« More on identity and access management... | Main | Edinburgh publish guidance on research data management »

September 14, 2009

Flocking behaviour - why Twitter is for starlings, not buzzards

Byrdes of on kynde and color flok and flye allwayes together.

William Turner, 1545

Brian Kelly has posted a light analysis of Twitter usage around the ALT-C 2009 conference in Manchester last week. He notes that there were "over 4,300 tweets published in a week" using the (conference-endorsed) #altc2009 hashtag (summary), and a further "128 tweets [...] from 51 contributors" using the alternative (but not endorsed) #altc09 hashtag (summary). Pretty impressive I think.

Looking at the summaries for the two hashtags I note that @HallyMk1 was by far the highest user of the 'wrong' tag - 41 tweets - making him one of the more prolific individual tweeters at the conference I suspect.

The trouble is, in my experience at least, using a Twitter search for a particular hashtag has become the most common way to keep up to date with what is going on at a given event. On that basis, if you don't tweet using the generally agreed tag you are effectively invisible to much of the conference audience - in short, you aren't part of the conversation in the way you are if you use the same tag as everyone else.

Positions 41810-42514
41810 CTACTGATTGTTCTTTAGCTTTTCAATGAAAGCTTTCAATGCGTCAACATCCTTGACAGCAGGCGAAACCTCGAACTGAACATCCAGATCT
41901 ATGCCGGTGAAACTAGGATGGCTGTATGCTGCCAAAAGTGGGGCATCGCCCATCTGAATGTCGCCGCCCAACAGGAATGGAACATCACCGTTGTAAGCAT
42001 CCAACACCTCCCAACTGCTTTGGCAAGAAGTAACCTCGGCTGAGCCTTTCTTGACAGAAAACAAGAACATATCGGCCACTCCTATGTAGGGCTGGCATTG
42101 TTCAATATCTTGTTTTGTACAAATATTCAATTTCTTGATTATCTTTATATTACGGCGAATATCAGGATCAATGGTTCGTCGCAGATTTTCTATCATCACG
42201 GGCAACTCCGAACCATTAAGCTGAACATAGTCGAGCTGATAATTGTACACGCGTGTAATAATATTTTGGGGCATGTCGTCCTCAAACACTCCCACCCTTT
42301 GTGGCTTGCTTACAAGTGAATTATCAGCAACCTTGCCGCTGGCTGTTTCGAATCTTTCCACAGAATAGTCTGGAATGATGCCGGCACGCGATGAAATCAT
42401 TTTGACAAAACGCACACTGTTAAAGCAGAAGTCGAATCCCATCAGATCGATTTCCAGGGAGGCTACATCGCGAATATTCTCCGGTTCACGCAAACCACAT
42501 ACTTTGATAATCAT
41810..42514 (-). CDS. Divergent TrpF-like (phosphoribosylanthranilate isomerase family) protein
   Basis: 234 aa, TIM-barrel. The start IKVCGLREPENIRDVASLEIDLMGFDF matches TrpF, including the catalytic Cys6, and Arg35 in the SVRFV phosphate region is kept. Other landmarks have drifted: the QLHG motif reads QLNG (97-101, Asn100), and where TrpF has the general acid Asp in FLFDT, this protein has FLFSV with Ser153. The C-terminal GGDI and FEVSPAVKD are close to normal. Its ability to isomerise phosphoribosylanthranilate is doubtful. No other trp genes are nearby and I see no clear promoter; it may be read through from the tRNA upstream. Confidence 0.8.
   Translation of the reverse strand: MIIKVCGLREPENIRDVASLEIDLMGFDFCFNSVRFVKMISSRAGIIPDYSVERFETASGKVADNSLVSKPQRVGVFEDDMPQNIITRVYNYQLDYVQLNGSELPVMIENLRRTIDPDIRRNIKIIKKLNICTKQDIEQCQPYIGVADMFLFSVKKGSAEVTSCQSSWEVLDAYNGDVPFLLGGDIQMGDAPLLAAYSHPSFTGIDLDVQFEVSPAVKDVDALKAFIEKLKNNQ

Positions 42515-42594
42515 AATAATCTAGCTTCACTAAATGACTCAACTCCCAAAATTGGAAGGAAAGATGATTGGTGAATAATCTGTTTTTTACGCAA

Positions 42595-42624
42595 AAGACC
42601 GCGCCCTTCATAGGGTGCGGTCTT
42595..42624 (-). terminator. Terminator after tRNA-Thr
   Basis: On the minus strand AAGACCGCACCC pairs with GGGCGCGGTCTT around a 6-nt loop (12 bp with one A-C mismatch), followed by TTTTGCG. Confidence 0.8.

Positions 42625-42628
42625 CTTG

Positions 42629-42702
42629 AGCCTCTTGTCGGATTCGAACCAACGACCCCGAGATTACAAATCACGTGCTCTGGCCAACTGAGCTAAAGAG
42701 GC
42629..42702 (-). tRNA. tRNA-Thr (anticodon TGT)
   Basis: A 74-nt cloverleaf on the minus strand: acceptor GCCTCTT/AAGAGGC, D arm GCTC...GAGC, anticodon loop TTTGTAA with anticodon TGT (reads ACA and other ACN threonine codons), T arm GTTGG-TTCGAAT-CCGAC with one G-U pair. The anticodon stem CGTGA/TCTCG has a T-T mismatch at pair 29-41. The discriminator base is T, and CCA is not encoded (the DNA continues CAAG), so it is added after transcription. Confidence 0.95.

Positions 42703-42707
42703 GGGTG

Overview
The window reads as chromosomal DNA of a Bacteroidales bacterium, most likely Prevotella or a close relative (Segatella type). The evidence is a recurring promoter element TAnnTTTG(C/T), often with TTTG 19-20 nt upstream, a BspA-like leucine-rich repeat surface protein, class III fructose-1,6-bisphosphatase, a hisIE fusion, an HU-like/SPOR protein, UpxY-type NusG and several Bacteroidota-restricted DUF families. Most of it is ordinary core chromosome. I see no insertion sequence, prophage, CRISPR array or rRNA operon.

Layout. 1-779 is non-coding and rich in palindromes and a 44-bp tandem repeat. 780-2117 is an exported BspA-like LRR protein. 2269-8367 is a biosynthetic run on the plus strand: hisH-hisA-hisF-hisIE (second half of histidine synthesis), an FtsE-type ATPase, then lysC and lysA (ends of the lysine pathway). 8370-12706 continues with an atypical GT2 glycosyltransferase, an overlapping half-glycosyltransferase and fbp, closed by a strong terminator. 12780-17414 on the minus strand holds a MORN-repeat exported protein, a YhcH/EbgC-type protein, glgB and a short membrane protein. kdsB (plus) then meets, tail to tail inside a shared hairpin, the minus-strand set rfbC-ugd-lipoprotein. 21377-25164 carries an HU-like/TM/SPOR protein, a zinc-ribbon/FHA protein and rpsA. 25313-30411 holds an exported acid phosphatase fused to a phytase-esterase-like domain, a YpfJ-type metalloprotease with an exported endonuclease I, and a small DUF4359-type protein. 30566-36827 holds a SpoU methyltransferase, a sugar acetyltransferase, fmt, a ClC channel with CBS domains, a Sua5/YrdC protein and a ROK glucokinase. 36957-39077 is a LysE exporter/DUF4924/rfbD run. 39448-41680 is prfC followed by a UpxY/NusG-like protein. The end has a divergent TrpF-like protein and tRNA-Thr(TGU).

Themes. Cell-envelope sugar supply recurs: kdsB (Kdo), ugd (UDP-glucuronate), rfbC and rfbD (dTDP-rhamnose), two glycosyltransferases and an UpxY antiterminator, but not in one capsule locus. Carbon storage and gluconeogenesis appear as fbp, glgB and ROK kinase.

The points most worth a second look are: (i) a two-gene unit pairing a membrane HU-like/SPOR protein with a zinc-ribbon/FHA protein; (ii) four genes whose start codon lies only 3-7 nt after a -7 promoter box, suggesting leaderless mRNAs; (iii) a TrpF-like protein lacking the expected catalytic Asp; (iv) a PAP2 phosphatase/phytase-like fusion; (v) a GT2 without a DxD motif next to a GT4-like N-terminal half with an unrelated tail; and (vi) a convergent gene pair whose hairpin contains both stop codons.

Tags emerge naturally as part of the early 'flocking behaviour' in the run up to an event (with and without the help of conference organisers). I would argue that in general it pays to go with the flow, even if you have good reason for thinking an alternative hashtag would have been a better choice (because it is shorter for example). As I noted to @HallyMk1 on Twitter this morning, to do otherwise makes you "either a slow learner or very stubborn" :-)

TrackBack

TrackBack URL for this entry:
http://www.typepad.com/services/trackback/6a00d8345203ba69e20120a56b997c970b

Listed below are links to weblogs that reference Flocking behaviour - why Twitter is for starlings, not buzzards:

Comments

Would fully agree that it pays to go with the flow.
I tried, where I could, to use both tags (as I agreed with the general principle that #altc09 was better) - however, when space's tight, one has to go. And that's the less common one.

I guess that HallyMk1 was stubborn - he knew perfectly well what the "correct" tag was.

And also (once again...) highlights that simplicity (The Multiple Hashtag Debate) is better than perfection....

The comments to this entry are closed.

About

Search

Loading
eFoundations is powered by TypePad